Indianapolis Mayor Joe Hogsett on Wednesday said he will begin easing Marion County’s pandemic stay-at-home orders on Friday but with several major exclusions not found in the state’s reopening plan.
Nonessential retailers and shopping malls will be allowed to open at 50% capacity, he said, and social gatherings and worship services will now allow up to 25 people instead of 10.
However, in-person dining will not be allowed until May 22, and only at restaurants with outdoor seating. The city said it would work to expand the right-of-way to allow restaurants to offer more outdoor dining in coming weeks.
Indoor dining at 50% capacity won’t be allowed until June 1 under the plan.
Liquor stores will be allowed to operate at 50% capacity beginning Friday, and the Indianapolis Public Library system will be allowed to offer curbside pickup.
But personal services such as barbers, hair and nail salons, and tattoo parlors will remain closed until further notice, he said.
Industrial nonessential manufacturing facilities also must remain closed until further notice, he said.
Hogsett said Marion County essentially will be following Stage 2 of the state’s roadmap to reopening, except for the exceptions.
Under the state plan, almost all businesses were allowed to reopen with some limitations on May 4 (except in Marion, Lake, Cass and Monroe counties). Restaurant dining rooms around the state, malls and nonessential retailers were able to open at 50% capacity. Personal services such as hair salons, barber shops, nail salons, spas and tattoo parlors were allowed to open May 11 by appointment only.
“We are phasing in Stage 2, and I think we’re doing so responsibly,” Hogsett said. “If the data starts to show there will be an uptick, we’ll have to make adjustments accordingly.”
As part of the county’s reopening plan, city and county officials are working to build a stockpile of face coverings for residents who need one. And in partnership with Indy Chamber, the city will establish a $5 million grant to help small businesses pay for personal protection equipment that will be needed as they reopen.
Details of those programs and information about what restaurants need to do to expand outdoor dining are expected to be released soon.
Hogsett gave no target date for when additional phases will begin, but he encouraged businesses who are not allowed to reopen Friday to look over Gov. Eric Holcomb’s plan.
The mayor said the city is allowing data to drive decisions about what can reopen.
“The data we are looking at may look scientific, but at the end of the day the numbers and charts aren’t just facts and figures, they are people,” he said. “They are our neighbors, our loved ones, our first responders, our health care workers …”
Dr. Virginia Caine, director of Marion County’s public health department, said no one data point can show how social distancing has slowed the spread of COVID-19 in Marion County, but a decrease in several indicators shows movement in the right direction.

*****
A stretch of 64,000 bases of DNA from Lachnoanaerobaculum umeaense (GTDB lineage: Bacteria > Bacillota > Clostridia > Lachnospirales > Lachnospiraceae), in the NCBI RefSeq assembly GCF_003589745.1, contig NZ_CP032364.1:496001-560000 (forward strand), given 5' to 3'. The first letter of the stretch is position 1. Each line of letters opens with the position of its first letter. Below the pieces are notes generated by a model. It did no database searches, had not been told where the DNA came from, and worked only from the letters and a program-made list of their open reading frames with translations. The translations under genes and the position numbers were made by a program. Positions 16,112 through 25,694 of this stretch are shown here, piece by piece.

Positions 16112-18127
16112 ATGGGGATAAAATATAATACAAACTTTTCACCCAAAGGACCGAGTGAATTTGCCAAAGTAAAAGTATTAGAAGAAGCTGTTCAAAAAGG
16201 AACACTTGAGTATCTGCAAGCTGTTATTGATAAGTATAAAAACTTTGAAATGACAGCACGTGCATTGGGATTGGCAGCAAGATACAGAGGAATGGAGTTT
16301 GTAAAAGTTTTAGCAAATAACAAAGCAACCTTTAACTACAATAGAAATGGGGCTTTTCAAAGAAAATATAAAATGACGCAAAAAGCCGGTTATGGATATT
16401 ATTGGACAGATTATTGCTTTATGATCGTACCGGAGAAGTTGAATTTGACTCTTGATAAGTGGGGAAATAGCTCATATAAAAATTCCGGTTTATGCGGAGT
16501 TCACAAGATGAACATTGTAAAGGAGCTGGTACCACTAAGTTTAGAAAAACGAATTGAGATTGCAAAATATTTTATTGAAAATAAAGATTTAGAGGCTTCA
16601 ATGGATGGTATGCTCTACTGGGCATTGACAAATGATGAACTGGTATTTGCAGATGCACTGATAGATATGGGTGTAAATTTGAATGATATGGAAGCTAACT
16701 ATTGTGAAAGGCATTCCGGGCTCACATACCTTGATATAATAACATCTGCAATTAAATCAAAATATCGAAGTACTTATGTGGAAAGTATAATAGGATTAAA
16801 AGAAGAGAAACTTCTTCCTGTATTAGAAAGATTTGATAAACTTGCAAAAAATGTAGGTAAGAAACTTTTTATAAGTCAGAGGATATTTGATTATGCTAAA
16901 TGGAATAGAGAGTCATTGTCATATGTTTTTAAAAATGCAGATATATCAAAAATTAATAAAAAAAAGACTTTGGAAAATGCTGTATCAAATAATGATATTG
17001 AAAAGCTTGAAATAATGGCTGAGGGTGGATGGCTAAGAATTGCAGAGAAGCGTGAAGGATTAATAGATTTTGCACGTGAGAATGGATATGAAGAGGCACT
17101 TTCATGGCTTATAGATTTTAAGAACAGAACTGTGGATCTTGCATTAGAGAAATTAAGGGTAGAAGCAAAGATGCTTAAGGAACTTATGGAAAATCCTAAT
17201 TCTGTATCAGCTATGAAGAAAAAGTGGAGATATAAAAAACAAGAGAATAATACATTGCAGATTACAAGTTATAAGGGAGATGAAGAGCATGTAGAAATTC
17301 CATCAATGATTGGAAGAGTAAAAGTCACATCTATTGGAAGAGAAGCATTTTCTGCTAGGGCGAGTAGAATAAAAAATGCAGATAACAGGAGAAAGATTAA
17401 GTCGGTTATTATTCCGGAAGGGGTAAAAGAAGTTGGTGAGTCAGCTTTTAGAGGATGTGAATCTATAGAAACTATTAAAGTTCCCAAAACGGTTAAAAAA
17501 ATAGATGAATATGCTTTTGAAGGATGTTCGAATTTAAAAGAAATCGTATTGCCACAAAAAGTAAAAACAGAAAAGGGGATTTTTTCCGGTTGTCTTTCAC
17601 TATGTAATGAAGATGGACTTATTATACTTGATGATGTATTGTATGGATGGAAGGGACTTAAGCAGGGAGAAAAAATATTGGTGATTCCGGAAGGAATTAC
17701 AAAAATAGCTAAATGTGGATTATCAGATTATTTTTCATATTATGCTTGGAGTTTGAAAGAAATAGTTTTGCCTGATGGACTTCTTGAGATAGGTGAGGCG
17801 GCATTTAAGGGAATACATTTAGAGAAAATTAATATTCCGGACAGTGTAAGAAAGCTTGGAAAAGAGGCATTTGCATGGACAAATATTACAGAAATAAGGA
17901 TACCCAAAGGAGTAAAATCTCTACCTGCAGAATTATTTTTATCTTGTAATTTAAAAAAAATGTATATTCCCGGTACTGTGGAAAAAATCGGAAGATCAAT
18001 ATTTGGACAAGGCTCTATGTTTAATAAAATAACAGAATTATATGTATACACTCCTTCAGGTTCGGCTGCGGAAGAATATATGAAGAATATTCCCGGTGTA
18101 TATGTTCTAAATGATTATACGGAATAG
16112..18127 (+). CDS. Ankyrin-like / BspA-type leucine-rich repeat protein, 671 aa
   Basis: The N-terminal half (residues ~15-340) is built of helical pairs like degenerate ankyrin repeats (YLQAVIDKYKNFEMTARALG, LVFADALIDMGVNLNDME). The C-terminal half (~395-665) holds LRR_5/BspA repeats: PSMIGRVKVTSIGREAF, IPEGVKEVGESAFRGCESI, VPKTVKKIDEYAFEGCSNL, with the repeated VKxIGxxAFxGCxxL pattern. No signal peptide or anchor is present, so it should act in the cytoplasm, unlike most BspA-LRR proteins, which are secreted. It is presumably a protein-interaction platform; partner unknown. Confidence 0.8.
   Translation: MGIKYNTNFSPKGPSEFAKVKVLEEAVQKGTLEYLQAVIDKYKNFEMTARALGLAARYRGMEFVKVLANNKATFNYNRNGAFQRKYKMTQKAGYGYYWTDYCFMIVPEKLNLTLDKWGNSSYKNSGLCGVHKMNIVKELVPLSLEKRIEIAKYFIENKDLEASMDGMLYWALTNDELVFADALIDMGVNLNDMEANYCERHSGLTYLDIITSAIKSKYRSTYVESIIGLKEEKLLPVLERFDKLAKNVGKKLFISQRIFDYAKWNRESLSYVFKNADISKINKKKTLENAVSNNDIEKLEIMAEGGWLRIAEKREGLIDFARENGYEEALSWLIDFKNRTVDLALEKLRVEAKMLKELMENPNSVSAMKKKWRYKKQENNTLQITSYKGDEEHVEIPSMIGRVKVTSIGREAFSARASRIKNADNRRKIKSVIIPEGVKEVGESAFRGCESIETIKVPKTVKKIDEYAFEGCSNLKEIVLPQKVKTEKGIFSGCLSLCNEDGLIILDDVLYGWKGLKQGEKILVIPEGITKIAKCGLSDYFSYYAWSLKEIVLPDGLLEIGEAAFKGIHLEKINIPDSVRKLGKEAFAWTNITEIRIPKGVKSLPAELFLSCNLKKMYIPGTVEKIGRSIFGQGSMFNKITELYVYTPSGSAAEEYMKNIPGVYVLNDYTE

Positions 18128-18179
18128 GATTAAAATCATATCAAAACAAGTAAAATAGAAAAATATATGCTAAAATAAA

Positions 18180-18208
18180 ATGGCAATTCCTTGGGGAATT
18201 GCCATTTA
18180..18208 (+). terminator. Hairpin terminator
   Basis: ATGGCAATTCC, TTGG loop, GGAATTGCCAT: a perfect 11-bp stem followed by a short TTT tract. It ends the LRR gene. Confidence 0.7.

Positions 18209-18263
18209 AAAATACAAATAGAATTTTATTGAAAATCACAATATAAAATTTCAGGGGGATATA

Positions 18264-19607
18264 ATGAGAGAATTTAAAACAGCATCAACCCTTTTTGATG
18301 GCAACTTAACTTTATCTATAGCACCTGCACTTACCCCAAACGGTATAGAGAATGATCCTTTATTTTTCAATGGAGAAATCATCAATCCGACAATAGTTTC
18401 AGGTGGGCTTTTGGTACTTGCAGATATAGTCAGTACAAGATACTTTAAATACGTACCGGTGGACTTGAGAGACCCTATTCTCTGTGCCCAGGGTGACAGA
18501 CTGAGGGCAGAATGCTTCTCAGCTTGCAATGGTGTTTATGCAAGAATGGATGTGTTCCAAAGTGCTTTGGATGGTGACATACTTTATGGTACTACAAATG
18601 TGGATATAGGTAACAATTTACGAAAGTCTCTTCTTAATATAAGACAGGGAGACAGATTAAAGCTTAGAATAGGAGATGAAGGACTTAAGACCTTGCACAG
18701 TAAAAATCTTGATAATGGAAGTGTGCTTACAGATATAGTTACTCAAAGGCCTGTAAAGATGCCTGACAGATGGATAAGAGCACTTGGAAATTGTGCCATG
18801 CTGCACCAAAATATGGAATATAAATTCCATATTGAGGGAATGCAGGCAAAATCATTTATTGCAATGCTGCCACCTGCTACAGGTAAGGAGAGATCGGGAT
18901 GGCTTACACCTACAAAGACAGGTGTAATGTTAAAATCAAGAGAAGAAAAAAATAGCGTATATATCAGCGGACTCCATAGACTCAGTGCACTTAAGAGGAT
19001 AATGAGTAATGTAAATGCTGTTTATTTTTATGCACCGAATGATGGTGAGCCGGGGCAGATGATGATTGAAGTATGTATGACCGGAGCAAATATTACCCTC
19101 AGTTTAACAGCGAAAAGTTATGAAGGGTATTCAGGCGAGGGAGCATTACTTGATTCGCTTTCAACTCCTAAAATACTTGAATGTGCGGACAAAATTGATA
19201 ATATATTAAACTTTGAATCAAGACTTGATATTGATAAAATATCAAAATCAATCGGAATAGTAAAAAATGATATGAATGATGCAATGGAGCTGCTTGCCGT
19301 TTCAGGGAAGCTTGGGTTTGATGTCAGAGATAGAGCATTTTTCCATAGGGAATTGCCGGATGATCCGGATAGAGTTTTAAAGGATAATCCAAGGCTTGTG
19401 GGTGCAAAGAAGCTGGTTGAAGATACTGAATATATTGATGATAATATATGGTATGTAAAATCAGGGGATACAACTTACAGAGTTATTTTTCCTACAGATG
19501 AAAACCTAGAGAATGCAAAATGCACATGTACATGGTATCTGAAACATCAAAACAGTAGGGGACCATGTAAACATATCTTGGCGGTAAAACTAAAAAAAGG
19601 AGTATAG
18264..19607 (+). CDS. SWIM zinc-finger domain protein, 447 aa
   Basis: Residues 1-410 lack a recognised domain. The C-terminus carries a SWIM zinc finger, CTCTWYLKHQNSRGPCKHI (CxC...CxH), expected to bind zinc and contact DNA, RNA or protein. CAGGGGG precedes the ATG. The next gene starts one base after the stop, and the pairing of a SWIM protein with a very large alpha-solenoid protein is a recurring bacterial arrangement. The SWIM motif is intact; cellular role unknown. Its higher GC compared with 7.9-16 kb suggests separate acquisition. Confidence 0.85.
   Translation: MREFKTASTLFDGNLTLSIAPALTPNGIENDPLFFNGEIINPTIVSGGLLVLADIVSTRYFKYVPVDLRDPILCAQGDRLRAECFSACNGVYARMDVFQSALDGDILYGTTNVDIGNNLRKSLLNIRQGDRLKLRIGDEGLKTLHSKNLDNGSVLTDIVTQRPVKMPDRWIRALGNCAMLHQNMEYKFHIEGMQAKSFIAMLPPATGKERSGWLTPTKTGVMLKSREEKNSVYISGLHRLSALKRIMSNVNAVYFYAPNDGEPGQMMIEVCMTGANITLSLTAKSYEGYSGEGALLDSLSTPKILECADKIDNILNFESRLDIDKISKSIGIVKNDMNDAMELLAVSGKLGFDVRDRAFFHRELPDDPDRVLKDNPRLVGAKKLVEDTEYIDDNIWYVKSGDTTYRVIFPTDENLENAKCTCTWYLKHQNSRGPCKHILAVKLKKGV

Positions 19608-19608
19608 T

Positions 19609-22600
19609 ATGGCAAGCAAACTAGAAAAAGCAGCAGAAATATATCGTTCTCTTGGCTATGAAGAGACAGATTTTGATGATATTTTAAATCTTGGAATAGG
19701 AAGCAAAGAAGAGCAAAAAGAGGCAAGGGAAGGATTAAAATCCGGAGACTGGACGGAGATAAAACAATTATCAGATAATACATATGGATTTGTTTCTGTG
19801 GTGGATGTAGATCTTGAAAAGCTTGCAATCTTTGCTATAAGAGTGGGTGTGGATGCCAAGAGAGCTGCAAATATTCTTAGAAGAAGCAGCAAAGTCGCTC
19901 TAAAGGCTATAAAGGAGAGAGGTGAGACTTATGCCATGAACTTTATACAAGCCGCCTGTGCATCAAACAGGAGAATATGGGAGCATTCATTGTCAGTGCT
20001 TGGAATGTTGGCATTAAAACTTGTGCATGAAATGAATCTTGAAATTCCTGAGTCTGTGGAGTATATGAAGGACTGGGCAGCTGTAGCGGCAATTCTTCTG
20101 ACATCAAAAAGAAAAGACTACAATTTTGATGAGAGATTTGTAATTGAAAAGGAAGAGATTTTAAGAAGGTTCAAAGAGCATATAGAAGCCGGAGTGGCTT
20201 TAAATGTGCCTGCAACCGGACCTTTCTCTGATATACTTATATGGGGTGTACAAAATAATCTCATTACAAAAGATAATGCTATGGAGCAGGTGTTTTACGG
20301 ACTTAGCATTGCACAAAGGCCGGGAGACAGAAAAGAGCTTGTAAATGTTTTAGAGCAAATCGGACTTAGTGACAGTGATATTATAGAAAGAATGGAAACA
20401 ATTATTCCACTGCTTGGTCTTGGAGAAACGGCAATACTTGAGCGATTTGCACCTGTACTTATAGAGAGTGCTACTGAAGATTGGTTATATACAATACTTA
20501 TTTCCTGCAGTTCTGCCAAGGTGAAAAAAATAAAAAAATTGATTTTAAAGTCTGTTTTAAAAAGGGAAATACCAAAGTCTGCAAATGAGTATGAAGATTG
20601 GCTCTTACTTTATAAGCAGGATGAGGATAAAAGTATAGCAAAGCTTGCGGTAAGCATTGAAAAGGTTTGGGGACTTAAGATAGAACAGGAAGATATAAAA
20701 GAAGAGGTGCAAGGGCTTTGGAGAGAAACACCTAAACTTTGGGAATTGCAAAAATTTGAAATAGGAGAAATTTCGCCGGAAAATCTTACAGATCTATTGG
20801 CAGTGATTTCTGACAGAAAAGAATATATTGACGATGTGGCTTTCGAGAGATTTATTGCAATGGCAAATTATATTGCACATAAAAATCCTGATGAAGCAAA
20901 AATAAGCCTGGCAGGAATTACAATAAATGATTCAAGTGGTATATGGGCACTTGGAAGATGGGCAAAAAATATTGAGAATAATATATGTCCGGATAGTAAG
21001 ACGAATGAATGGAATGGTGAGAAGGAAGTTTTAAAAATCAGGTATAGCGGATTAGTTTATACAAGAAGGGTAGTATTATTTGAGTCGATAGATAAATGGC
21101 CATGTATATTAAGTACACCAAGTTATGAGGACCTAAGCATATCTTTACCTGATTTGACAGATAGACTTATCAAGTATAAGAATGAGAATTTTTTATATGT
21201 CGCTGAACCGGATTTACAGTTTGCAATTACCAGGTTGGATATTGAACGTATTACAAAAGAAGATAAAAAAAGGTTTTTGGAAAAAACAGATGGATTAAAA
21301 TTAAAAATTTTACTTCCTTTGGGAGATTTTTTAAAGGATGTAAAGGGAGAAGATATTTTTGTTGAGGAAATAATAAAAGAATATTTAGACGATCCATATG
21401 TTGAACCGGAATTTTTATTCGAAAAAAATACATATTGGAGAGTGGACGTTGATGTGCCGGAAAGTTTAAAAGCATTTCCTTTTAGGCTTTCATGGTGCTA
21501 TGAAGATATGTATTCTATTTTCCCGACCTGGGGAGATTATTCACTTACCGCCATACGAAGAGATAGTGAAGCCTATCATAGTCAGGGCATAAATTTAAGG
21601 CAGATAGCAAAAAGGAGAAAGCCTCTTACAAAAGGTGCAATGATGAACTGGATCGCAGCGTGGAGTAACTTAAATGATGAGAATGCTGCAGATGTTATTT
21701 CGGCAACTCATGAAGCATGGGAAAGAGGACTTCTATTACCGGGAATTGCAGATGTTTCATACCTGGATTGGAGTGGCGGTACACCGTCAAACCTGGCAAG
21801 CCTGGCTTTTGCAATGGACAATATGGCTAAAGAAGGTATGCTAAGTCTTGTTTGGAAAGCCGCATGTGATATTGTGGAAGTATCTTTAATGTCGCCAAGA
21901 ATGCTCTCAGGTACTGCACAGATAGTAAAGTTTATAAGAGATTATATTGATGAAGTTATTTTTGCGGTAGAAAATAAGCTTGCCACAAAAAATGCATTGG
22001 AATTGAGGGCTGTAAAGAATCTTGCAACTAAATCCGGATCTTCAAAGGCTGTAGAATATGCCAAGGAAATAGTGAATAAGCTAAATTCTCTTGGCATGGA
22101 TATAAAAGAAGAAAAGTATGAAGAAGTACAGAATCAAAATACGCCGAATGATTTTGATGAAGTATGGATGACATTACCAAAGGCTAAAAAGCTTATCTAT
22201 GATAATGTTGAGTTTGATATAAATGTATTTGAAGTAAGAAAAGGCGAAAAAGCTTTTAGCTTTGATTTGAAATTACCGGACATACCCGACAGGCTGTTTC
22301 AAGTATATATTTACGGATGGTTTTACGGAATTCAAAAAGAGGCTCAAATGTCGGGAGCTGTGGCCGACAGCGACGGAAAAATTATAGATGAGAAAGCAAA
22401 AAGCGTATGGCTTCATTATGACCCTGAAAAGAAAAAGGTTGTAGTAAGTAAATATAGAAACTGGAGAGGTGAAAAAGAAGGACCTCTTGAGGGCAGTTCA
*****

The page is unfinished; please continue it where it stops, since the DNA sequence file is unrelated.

Those indicators include decreases in EMS runs, COVID-19 cases (especially among vulnerable populations), and virus-related hospitalizations and deaths.
COVID-19 deaths per day in Marion County peaked at about 15 in late April and had fallen to about 10 on May 6.
Expanded testing and contact tracing will continue to be important as Marion County begins reopening, Caine said. Marion County should be performing 1,500 to 2,200 tests daily and has been able to increase that number by offering community testing through community partnerships, including with Kroger.
The county health department currently has 75 contact tracers but hopes to have at least 150. Caine said she would like to maintain an effective contact tracing rate of 75% or higher.
Hogsett’s announcement came as the Indiana State Department of Health on Wednesday said the number of positive cases for COVID-19 in the state has risen to 25,473 following the emergence of 346 more cases, the fewest new cases contained in a daily report since April 22, when 341 were reported.
The state reported 500 new cases on Tuesday, 501 on Monday, 394 on Sunday, 586 on Saturday, 643 on Friday, and 633 on Thursday.
The department said Wednesday that the cumulative death toll in the state rose to 1,482, up from 1,444 the previous day — an increase of 38.
Marion County on Wednesday reported 7,703 cumulative cases—up from 7,632 the previous day, an increase of 71 cases.
The county’s cumulative death toll rose to 440, up from 429 in Tuesday’s report.
More than 91% of the total deaths involve those who are age 60 or older. About 75% of those who have died are older than 70. Men account for 52.2% of the deaths.
The state reported that 154,083 people have been tested so far, up from 150,510 in Tuesday’s report — an increase of 3,573.
The ISDH said the test numbers reflect only those tests reported to the department and the numbers should not be characterized as a comprehensive total.
New positive cases, deaths and tests have occurred over a range of dates but were reported to the department in the previous day.
The department reported the state’s first case on March 6 and first death from COVID-19 on March 16.